Kazakhstan’s central bank sought to temper concerns among savers Tuesday, Feb 18, by dismissing rumors of looming bankruptcy at several lenders in the oil-rich Central Asian nation, RIA Novosti reports.
National Bank chairman Kairat Kelimbetov in a statement described as unfounded the rumors apparently circulated by mobile text messages about the poor financial conditions at a number of banks, which has reportedly led to a spike in demand for foreign currency.
“The National Bank confirms that this information is false, speculative and misleading and it is aiming to destabilize the country’s banking system,” Kelimbetov said.
The three banks at the center of the bankruptcy rumors are Alliance, Center Credit and Kaspi.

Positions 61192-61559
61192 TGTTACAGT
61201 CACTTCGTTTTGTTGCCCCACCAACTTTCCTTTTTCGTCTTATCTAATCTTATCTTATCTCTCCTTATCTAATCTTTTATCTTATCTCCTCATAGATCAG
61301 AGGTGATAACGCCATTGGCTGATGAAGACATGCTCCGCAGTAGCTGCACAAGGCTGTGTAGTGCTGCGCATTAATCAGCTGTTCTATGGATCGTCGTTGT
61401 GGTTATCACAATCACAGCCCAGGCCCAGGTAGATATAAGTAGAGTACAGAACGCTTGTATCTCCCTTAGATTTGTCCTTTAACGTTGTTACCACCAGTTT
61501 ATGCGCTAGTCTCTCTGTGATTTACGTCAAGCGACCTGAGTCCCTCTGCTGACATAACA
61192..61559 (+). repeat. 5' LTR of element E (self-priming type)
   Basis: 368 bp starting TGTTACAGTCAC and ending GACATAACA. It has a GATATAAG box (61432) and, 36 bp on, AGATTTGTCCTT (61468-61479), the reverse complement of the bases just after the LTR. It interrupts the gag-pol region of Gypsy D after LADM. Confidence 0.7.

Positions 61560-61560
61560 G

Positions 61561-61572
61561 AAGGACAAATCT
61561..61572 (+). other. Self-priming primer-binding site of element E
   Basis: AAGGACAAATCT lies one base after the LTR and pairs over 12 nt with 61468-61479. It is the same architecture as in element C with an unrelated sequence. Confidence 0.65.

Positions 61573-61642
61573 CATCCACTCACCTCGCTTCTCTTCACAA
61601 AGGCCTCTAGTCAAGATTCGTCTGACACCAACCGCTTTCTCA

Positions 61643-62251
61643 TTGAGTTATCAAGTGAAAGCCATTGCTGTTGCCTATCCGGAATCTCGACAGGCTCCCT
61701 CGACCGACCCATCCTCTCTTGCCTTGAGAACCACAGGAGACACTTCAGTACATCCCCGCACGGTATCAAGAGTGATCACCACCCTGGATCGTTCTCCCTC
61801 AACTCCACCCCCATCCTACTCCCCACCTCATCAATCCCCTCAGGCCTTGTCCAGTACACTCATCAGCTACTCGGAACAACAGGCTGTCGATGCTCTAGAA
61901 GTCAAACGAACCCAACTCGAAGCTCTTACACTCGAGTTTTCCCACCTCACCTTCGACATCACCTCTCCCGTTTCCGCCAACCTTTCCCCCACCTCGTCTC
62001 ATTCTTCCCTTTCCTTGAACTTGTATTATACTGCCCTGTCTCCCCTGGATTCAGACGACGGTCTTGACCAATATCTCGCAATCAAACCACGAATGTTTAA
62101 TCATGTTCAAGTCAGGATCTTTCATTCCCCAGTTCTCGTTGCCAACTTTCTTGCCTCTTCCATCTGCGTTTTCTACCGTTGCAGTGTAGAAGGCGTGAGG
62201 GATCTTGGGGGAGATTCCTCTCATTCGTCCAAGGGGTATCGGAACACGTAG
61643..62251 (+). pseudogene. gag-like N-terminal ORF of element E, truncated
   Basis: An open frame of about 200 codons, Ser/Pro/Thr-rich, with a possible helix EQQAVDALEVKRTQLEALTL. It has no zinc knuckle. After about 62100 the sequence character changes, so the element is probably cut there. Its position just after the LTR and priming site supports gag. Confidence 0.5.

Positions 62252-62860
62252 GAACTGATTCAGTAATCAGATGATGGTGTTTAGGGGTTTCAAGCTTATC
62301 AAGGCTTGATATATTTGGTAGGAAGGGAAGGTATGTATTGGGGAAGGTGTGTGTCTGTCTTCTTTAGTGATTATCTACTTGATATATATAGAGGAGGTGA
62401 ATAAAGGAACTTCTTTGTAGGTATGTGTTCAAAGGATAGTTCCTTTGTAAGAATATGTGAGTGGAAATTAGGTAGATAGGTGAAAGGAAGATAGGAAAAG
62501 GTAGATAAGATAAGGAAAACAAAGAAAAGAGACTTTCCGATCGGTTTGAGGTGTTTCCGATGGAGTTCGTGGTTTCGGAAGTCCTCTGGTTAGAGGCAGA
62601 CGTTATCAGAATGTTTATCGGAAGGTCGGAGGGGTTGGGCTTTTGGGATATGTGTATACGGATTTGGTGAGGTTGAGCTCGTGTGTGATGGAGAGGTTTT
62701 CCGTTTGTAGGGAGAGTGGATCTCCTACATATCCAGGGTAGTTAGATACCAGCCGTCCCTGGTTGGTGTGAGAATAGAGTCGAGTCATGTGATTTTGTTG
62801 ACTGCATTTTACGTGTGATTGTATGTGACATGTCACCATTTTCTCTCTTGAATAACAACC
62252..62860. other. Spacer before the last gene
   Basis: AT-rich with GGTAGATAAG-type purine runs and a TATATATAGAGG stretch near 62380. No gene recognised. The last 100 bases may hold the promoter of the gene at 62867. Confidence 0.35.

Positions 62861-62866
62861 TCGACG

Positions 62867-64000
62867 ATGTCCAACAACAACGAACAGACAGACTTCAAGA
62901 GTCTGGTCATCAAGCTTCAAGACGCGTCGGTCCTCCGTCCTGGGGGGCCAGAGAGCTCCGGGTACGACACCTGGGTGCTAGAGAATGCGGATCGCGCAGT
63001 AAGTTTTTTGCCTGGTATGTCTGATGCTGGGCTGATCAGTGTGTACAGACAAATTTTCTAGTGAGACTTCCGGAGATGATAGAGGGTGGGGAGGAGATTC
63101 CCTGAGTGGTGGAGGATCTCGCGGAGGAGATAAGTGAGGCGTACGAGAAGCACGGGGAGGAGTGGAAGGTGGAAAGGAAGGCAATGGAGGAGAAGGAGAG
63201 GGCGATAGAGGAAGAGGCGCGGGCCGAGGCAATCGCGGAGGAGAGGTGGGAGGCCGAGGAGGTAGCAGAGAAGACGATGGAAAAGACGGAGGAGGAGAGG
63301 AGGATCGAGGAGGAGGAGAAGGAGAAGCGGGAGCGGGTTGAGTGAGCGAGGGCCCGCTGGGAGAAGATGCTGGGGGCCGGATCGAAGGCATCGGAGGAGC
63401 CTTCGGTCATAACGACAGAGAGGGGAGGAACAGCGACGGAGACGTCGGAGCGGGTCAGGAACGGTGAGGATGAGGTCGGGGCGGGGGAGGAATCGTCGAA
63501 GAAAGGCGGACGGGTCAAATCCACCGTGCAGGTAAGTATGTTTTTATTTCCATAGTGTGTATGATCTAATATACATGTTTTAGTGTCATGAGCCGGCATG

The banks had earlier issued a joint statement seeking to reassure clients.
The National Bank and the lenders called on law enforcement bodies to bring those responsible for spreading the rumors to justice.
Kazakhstan devalued its national currency, the tenge, by 18.9 percent on February 11.
Devaluation of the tenge followed the weakening of the ruble, which last month fell to its lowest level against the dollar since March 2009.
Currencies in a number of developing economies, including Russia, Turkey, Argentina and India, have seen a substantial drop in value amid fears of slowing growth and as an effect of US monetary policy to restrict the amount of dollars in circulation.